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Curb manipulation in commodities market: Jaitley to Sebi


┬áMumbai : With the commodity derivatives coming under Sebi’s jurisdiction, Finance Minister Arun Jaitley today said the regulator must ensure that manipulative activities are curbed in this market and expressed confidence that NSEL-like problems would be dealt with effectively.

Jaitley, who formalised today the merger of Forward Markets Commission (FMC) with the Securities and Exchange Board of India (Sebi) by ringing the customary bell, said that the amalgamation will bring convergence of regulations in the commodities and equity derivatives markets.

“The merger will increase the economies of scope and scale as there are strong commonalities between all kinds of trading. I am sure that Sebi is prepared to regulate the commodity derivatives market,” he said.

“It would be a challenge for Sebi because this is an additional responsibility, but Sebi has matured over last two decades to take on (such responsibilities,” Jaitley said.

To a question on the emergence of NSEL-like crisis situations, Jaitley said, “You always have aberrations in a free market… But a free market also means being a fair market and if such incidents do occur, I’m sure we have strong regulatory mechanisms to deal with it.”

A massive Rs 5,700-crore payment crisis at National Spot Exchange Limited (NSEL) was one of the key triggers for the merger of FMC with Sebi, although proposals in this regard have been in place for 12 years now.

Jaitley said, “As this underlying physical market is widespread, fragmented and unregulated for certain commodities, Sebi needs to have a proper mechanism to capture any aberrations in the physical market that would disrupt the derivatives market.”

He said that markets thrive where there is confidence and integrity and this requires transparency and good regulations.

“Farmers, producers and consumers need to have confidence that derivatives market are free from manipulations and market abuses. I am sure that Sebi would be successfully able to handle the additional responsibility entrusted to them,” the Finance Minister said.

Jaitley said that Sebi and FMC have been two extremely important institutions which have stood the test of time.

While commodities market has seen a tremendous growth in participation after liberalisation and the market participants and regulators should now brace to face the challenges thrown up by the global developments of ever growing exchanges and integration of markets, he added.

“Markets thrive on confidence and integrity. These are crucial times for India, we can’t afford throwing away the opportunity presented by the advantages,” he said.

Speaking at the event, Sebi Chairman U K Sinha said his first priority is to develop confidence in the commodities market, after which he would focus on development of the market including by way of allowing participation by banks and foreign portfolio investors over a period of time.

To a question on allowing FPIs, Economic Affairs Secretary Shaktikanta Das said that the government has to be alive to the overall price situation.

“As we go by, a balance need to be found between price stability and market development. We have to have a situation where prices do not become unusually volatile. There has to be policy certainty also. This is a challenging task and I am confident Sebi will be able to strike a balance,” he said.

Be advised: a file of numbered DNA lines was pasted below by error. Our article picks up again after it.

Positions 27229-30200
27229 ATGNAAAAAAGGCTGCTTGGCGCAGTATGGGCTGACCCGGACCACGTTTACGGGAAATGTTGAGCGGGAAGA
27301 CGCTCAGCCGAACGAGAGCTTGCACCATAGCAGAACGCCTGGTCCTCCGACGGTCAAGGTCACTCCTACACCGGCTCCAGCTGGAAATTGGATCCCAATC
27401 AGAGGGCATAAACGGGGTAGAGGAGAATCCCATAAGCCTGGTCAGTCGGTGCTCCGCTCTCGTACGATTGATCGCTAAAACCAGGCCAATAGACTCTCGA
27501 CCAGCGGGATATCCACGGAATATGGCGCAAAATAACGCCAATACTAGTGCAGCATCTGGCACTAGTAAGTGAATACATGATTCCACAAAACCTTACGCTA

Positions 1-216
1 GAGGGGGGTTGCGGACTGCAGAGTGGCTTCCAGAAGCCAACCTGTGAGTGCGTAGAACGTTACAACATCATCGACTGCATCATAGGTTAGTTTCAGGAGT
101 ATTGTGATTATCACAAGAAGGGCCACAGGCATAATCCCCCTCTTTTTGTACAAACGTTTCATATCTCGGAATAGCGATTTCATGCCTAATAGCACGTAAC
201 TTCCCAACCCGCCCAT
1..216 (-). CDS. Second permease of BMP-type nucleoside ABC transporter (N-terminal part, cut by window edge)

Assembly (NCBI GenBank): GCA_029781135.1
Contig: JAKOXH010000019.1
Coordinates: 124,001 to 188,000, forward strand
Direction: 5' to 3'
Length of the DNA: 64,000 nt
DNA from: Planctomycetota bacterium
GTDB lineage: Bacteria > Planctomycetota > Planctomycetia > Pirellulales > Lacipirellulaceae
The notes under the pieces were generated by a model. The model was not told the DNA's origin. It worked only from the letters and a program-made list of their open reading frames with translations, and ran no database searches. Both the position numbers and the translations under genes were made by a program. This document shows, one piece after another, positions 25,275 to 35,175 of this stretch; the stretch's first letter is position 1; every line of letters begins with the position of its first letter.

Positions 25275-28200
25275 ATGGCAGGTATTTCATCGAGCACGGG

Sinha said, “the foreign investors can alone manipulate the market is a misnomer, as even domestic ones can do it”.

“We will be very cautious so as to avoid making mistakes in commodities trading, focusing on how to improve movement of prices, strengthen human resources,” Sinha added.

Jaitley said India has become more aspirational and it is no longer satisfied with a 6-8 per cent band of growth.

“… When the world has slowed down and we stand out and are being popularly referred to as a bright spot. Still, our level of satisfaction is not adequate. We have to continue to change to evolve, to improve, to reform,” he said.

Jaitley said FMC was set up in 1953 through an act of 1952, but it did not adequately address the challenges of the new market regulatory regime required for the efficient regulation of the commodities derivatives market.

He said that the ultimate objective of the merger should be to reap the economies of scale and scope, “not only for its own sake but also to face the challenges thrown up by the borderless global market”.

“The merger would bring convergence of regulations of the securities market and the commodity derivatives market.

“Both commodity derivatives and equity derivatives have similar economic purposes, hedging, efficient price discovery and risk management and have a close resemblance in so far as trade practices and mechanisms are concerned,” he said.

“The merger will increase the economies of scope and economies of scale for the government, exchanges, financial firms and stakeholders.

“As there are strong commonalities between all kinds of trading, government, exchanges and financial firms would be able to harness economies of scale and economies of scope by undertaking or dealing will organise all financial trading with robust regulatory mechanism.

“I am confident that Sebi is particularly prepared for this new role of regulating the commodity derivatives market, one of differences in regulating commodity derivatives viz-a-viz equity derivatives is that the underlying commodity derivatives will not be within the regulatory purview of Sebi,” he said.

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